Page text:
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Salient. An Organ of Student Opinion at Victoria College, Wellington, N.Z. Vol. 17, No. 14. July 22, 1953

Censorship and Sex

page 2

Censorship and Sex

The showing of "The Blue Angel." and "The New York Times" recently devoting a whole page to the fact that several hundred books of forty authors have been banned from U.S. Libraries, have prompted us to comment on the problem of censorship. It is a wide problem which effects each one of us. We shall deal with one aspect—censorship and sex, saying at the beginning that we are definitely against censorship of any kind.

The main defence for non-censorship is that sex it often the basis of art Those who determine what books, play, films are to be circulated may realise this: they may always ask themselves the question. "Behind this display of sordidness, unbridled passions, is there art, it there Truth?" The answer is often difficult, because art has a habit of changing dress with public taste as the wardrobe mistress. The censors may object to a low cut night gown, but it is the current fashion. There was "danger" of immoral influences in "Tom Sawyer" and "Huckleberry Finn." "Jane Eyre." "The Scarlet Letter." "Adam and sede." and H. K. Huddleston's little-known book "The Golden Flame." The books are now recognised works of art, yet they were banned by the censors, A group of fallible men ruling the destiny of art! An exaggeration perhaps. But the smothering of even one "art" place it to be condemned.

We suppose there was a stir in ancient Greece when fig-leaves were abolished. Music—Samuel Johnson's "only Samuel pleasure without vice"—of course suffers the least. Yet psychologist tell us that Jazz is one of the major causes of illegitimate babies: and there is that classical example of the "love scene" that had to be performed with the curtains of the double-bed drawn, while the much more suggestive music was allowed to play on. Censorship is a tight-rope job. One man can be sensually stirred by a comic strip: while another is left cold by elaborately sordid descriptions of sexual relationships. So much is in the balance: the center may save a nation from mass moral degradation (if such a thing is possible, which we doubt) or repress a great work of art or bowlderiso it out of recognition. What are the censor's set of standards?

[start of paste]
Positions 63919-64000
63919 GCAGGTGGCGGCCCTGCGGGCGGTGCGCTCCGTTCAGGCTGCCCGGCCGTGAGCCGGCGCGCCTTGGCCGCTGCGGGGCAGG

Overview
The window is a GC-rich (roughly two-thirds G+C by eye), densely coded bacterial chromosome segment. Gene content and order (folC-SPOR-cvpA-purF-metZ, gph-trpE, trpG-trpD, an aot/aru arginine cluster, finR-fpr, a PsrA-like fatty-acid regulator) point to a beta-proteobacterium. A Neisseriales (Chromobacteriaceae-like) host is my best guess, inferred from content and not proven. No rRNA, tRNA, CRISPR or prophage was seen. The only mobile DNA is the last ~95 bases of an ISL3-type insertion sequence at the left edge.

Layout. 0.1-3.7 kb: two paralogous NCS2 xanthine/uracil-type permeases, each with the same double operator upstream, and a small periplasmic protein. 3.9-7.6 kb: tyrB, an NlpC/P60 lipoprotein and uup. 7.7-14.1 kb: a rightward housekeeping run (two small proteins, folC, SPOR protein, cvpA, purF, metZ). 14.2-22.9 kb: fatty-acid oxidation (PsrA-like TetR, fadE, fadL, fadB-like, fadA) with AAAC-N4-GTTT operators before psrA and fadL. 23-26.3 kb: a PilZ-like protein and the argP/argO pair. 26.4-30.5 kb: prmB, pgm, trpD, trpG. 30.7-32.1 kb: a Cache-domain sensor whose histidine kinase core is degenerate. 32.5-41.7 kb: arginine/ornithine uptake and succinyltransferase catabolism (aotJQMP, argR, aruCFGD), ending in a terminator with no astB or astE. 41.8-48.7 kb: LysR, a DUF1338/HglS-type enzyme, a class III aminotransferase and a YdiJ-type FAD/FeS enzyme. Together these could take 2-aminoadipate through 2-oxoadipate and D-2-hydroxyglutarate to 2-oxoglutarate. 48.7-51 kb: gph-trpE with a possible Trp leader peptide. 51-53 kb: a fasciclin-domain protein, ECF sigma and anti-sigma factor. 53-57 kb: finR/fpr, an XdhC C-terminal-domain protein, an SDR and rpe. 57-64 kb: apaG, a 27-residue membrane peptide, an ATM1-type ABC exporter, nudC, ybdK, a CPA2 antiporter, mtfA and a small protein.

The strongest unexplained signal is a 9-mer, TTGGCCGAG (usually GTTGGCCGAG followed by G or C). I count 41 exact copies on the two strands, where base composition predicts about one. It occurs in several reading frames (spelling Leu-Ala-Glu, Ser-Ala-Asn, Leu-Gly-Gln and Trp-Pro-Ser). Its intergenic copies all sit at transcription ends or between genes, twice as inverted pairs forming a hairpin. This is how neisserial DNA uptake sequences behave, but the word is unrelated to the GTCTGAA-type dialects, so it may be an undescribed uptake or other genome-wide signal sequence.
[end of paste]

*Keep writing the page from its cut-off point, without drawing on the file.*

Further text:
We suggest that he has none and in fact, needs none. Release all the novels, films and let the people decide on its merits: for after all they are apparently responsible for what goes on in the Democratic State. One noted sociologist has said that "the more people a medium of expression reaches, the purer it gets by voluntary action." Even this it unnecessary, at the average producer, playwright or novelist, aware of public morals, and his own returns from the "box-office," cherishing his own reputation, dares not stoop too low, for fear of offending the public false. What a censor may say about hit work it like "an echo of a faded rubber stamp."

So much for adults. What about children? We prefer to think that they should be lead, not by the state, but by their parents. They usually respect their parents; but a book, play or film that has been banned by the State always has some sinister extra attraction. If this thing that "grown-ups" call "sex" it surrounded by some mysterious veil of "hush-hush." we feel that some unnatural altitude will develop. Besides, banned books always circulate. We would rather children learnt the facts of life from the bookshelf most to the fire place in the drawing-room than from furtive readings of banned books (with discussion to follow) behind the locked doors of the washhouse.

Is the censor, then, out of a job? Perhaps the government could employ him to prepare a "gazette" which could be tent out to each household once a month, its sole purpose would be a guide to current books, plays or films. Such an enlightenment, we feel, would be advisable.

Our comment on the problem of censorship is unavoidably brief. Our main purpose has been to make the student aware that things are not what they should be. Hundreds of books have been banned from U.S. Libraries, political books or otherwise. (We have chosen to discuss sex because it is lest easy to defend.] That's not freedom of speech. That's not democracy, but on inflation of Totalitarianism. What can we do?

I. R.